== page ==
Entry Category: Music - Starting with J

Jackson, Joseph Walter (Joe)

Joseph Walter (Joe) Jackson was a talent manager best known as the father and manager of his children’s careers, including the Jackson 5, Michael Jackson, and Janet Jackson. He was inducted into the Arkansas Black Hall of Fame in 2011. Joseph Walter Jackson was born on July 26, 1928, in Fountain Hill (Ashley County). He was the oldest of five children of Samuel Joseph Jackson and Crystal Lee King. His father was a schoolteacher. Jackson remembered that his father was one of few African Americans in the area to own a car. The elite status earned his father the nickname of “Professor Jackson.” Much of Jackson’s childhood was spent in Arkansas. However, when his parents separated, he left Arkansas at the …

Janes, Roland

Roland Janes was a well-known session guitar player who worked with Sam Phillips at the legendary Sun Studios in Memphis, Tennessee. He was elected to the Southern Legends Entertainment & Performing Arts Hall of Fame and the Memphis Music Hall of Fame. His guitar is in the Rock and Roll Hall of Fame in Cleveland, Ohio. Roland Janes was born on August 20 ,1933, in Brookings (Clay County) to R. D. Janes and Mary Pearl Janes; he had three brothers and three sisters. Janes learned to play guitar and performed in country bands with his cousins while living in Arkansas. His parents divorced when he was about ten, and his mother moved to St. Louis, Missouri; he shuttled back and …

Jazz Music

  With New Orleans, Louisiana, and Kansas City, Missouri, emerging as the booming urban epicenters of jazz music and inevitably spilling this music and culture across interstate lines, Arkansas began to see a number of touring “territory bands” sprout up around the state in the late 1910s and early 1920s. Some of the first included Sterling Todd’s Rose City Orchestra; the Quinn Band out of Fort Smith (Sebastian County); and the Synco Six out of Helena (Phillips County), led by banjo player Gene Crooke. All three bands were at some point joined by Arkansas’s first major jazz musician, pianist Alphonso E. “Phonnie” Trent. Trent played with the Rose City Orchestra and the Quinn Band during his teenage years before eventually …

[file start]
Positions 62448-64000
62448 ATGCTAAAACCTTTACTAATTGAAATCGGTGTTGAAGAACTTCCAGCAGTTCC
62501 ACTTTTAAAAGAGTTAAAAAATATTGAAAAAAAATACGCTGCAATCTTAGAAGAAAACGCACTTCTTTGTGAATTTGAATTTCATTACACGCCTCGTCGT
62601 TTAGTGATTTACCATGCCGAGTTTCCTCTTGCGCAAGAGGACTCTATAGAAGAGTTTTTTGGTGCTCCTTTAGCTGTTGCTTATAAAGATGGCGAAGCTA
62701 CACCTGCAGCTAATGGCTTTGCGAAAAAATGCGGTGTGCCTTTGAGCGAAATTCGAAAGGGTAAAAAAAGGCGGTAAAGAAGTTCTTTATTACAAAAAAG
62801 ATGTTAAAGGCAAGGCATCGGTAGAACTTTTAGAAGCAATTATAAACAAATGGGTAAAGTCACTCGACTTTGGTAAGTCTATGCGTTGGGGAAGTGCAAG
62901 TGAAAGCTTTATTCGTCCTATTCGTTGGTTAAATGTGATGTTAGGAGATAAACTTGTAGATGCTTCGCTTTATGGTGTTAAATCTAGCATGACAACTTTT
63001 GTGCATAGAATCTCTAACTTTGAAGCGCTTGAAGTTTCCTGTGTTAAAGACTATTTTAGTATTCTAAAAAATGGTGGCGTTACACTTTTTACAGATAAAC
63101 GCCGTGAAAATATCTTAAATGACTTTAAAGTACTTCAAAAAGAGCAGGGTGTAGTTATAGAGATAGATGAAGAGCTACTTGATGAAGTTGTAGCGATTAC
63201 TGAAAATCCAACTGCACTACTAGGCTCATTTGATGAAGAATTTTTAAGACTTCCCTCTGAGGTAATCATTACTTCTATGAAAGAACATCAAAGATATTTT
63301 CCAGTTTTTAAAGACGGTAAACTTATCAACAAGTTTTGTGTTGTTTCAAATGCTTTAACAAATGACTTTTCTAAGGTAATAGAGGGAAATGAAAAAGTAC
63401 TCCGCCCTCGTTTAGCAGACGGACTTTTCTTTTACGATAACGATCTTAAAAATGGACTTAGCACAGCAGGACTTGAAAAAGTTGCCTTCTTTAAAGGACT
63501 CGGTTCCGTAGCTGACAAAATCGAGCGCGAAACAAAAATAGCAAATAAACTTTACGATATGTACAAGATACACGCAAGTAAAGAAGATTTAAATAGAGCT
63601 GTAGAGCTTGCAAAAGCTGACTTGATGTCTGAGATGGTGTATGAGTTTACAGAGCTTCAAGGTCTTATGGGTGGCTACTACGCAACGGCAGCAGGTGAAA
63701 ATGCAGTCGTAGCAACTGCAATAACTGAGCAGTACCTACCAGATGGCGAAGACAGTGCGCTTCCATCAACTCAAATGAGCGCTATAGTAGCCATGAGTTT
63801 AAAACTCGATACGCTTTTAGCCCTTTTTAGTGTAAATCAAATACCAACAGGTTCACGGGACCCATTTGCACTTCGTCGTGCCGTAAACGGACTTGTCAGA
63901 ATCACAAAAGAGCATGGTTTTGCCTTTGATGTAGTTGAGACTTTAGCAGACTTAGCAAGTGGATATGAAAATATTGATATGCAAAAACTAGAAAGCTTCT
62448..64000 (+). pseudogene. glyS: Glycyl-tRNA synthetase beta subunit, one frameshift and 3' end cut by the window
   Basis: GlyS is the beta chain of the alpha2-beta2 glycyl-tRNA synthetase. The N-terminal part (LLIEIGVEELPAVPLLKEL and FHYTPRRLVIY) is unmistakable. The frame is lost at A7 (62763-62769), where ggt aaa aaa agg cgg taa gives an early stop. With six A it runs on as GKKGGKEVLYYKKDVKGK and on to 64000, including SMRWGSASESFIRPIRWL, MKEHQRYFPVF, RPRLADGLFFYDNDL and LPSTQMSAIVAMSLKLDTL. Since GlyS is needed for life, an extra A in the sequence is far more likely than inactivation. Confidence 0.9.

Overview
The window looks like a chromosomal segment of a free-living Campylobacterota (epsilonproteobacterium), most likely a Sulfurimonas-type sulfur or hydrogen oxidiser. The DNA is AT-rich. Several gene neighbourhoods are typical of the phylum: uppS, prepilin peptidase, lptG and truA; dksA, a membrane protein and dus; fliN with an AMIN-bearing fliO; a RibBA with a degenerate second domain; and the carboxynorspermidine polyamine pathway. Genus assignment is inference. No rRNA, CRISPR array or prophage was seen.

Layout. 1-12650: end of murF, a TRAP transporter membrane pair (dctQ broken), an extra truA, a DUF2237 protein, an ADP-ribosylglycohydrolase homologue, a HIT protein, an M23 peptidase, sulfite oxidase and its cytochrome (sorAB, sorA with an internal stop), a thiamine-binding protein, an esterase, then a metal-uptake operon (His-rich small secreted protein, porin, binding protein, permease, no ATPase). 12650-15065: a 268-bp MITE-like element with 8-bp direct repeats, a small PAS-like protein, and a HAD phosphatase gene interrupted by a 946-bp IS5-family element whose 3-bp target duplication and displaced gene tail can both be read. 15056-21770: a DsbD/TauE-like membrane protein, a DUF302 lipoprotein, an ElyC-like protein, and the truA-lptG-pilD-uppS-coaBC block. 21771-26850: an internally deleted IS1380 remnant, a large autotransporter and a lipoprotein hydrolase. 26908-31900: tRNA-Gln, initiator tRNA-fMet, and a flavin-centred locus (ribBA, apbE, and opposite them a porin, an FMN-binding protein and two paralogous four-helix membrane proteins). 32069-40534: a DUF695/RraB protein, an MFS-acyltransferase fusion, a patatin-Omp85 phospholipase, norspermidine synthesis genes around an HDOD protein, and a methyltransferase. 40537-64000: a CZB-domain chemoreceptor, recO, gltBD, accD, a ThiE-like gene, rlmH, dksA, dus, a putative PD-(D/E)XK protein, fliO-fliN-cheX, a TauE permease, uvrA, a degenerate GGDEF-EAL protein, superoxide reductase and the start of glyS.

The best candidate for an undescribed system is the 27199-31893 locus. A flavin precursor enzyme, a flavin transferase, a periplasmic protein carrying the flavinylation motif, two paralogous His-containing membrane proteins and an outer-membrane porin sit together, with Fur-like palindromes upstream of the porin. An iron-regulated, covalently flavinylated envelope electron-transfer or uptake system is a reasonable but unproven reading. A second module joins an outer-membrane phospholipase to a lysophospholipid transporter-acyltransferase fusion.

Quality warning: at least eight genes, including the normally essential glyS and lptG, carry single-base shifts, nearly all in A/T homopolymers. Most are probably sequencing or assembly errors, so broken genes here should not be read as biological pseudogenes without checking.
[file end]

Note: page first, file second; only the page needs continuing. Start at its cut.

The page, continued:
Jeffress/Phillips Music Company

The Jeffress/Phillips Music Company, located in Crossett (Ashley County), is one of the five remaining seven-shape gospel publishing companies in the United States and is the sole seven-shape gospel publisher in the state of Arkansas. While known best as a rural tradition, shape notes, sometimes referred to as character or patent notes, are visual cues that act as points of reference, creating a unique notational style composed of geometric figures. This teaching mechanism led to the development of a rich and varied canon of American folk hymnody notated and practiced in shape notes, of which seven-shape gospel music comprises one specific tradition. Successor to the Jeffress Music Company, Jeffress/Phillips Music is a family-run operation. William Nolin Jeffress, founder of the …

Jewell, Buddy

Buddy Jewell is a country musician best known for having won the top prize in the first season of the reality television show Nashville Star, which landed him a recording contract with Columbia Records. His first major-label album, Buddy Jewell, reached gold-record status after being released in July 2003. Later projects have not been as successful as his debut, but he continues to make music and record in Nashville, Tennessee. In 2015, Jewell was inducted into the Arkansas Entertainers Hall of Fame. Buddy Jewell was born on April 2, 1961, in Lepanto (Poinsett County), the second of three children born to Leslie L. “Buddy” Jewell, a native of Louisiana, and Eva Lorene Harris, a native of Arkansas. For a time, the …

John, “Little Willie”

aka: William Edgar John